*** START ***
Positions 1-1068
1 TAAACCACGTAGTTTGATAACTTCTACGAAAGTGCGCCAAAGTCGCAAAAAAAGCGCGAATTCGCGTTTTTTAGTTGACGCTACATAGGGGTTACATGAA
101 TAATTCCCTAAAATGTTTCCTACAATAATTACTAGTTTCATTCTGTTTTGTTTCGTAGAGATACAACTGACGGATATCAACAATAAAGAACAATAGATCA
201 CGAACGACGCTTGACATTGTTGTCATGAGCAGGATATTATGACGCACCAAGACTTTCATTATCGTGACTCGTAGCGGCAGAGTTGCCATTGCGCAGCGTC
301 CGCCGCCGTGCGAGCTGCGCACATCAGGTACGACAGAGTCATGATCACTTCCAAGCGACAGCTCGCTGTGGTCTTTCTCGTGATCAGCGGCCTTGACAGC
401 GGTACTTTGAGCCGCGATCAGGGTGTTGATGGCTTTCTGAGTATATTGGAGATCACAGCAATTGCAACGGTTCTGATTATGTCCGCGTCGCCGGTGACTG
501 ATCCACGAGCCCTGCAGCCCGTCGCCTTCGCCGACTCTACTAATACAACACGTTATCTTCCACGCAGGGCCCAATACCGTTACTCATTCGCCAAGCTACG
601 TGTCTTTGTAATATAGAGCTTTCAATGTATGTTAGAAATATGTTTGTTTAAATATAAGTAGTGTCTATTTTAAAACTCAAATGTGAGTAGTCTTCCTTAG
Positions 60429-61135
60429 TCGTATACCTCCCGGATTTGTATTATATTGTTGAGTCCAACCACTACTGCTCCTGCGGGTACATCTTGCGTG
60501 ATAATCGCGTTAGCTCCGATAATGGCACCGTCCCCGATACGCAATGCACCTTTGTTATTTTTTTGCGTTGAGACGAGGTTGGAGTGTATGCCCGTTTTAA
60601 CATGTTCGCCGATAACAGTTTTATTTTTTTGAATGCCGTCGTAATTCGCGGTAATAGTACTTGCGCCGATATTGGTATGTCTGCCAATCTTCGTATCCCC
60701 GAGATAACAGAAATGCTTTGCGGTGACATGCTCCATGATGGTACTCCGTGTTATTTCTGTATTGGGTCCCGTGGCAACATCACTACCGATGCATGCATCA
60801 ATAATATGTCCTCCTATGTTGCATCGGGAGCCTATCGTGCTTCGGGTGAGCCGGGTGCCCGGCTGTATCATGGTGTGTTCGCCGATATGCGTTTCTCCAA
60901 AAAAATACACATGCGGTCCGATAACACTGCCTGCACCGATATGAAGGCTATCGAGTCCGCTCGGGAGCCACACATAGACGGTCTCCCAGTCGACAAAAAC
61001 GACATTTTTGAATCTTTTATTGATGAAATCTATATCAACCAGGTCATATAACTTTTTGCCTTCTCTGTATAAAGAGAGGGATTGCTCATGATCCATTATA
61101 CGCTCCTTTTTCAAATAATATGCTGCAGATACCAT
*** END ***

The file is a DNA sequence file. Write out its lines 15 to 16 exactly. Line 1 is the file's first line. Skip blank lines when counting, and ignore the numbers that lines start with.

60901 AAAAATACACATGCGGTCCGATAACACTGCCTGCACCGATATGAAGGCTATCGAGTCCGCTCGGGAGCCACACATAGACGGTCTCCCAGTCGACAAAAAC
61001 GACATTTTTGAATCTTTTATTGATGAAATCTATATCAACCAGGTCATATAACTTTTTGCCTTCTCTGTATAAAGAGAGGGATTGCTCATGATCCATTATA